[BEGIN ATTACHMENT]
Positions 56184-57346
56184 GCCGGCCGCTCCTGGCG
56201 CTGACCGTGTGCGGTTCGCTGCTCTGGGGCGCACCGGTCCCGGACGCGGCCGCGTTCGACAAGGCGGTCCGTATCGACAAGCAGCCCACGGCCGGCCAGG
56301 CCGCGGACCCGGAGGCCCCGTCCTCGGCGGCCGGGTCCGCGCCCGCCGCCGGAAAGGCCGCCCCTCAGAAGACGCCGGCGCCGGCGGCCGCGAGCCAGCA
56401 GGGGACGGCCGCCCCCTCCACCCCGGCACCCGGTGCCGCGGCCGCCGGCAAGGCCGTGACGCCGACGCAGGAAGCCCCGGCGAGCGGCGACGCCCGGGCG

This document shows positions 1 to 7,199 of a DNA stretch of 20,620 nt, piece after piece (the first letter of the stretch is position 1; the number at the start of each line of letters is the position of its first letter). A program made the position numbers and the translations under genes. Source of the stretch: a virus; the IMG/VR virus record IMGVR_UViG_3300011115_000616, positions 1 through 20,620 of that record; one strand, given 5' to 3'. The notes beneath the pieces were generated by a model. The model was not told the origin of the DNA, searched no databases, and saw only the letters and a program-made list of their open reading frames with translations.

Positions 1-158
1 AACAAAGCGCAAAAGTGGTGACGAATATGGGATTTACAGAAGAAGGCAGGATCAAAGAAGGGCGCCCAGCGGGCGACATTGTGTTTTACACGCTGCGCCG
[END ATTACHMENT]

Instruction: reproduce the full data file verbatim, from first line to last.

Positions 56184-57346
56184 GCCGGCCGCTCCTGGCG
56201 CTGACCGTGTGCGGTTCGCTGCTCTGGGGCGCACCGGTCCCGGACGCGGCCGCGTTCGACAAGGCGGTCCGTATCGACAAGCAGCCCACGGCCGGCCAGG
56301 CCGCGGACCCGGAGGCCCCGTCCTCGGCGGCCGGGTCCGCGCCCGCCGCCGGAAAGGCCGCCCCTCAGAAGACGCCGGCGCCGGCGGCCGCGAGCCAGCA
56401 GGGGACGGCCGCCCCCTCCACCCCGGCACCCGGTGCCGCGGCCGCCGGCAAGGCCGTGACGCCGACGCAGGAAGCCCCGGCGAGCGGCGACGCCCGGGCG

This document shows positions 1 to 7,199 of a DNA stretch of 20,620 nt, piece after piece (the first letter of the stretch is position 1; the number at the start of each line of letters is the position of its first letter). A program made the position numbers and the translations under genes. Source of the stretch: a virus; the IMG/VR virus record IMGVR_UViG_3300011115_000616, positions 1 through 20,620 of that record; one strand, given 5' to 3'. The notes beneath the pieces were generated by a model. The model was not told the origin of the DNA, searched no databases, and saw only the letters and a program-made list of their open reading frames with translations.

Positions 1-158
1 AACAAAGCGCAAAAGTGGTGACGAATATGGGATTTACAGAAGAAGGCAGGATCAAAGAAGGGCGCCCAGCGGGCGACATTGTGTTTTACACGCTGCGCCG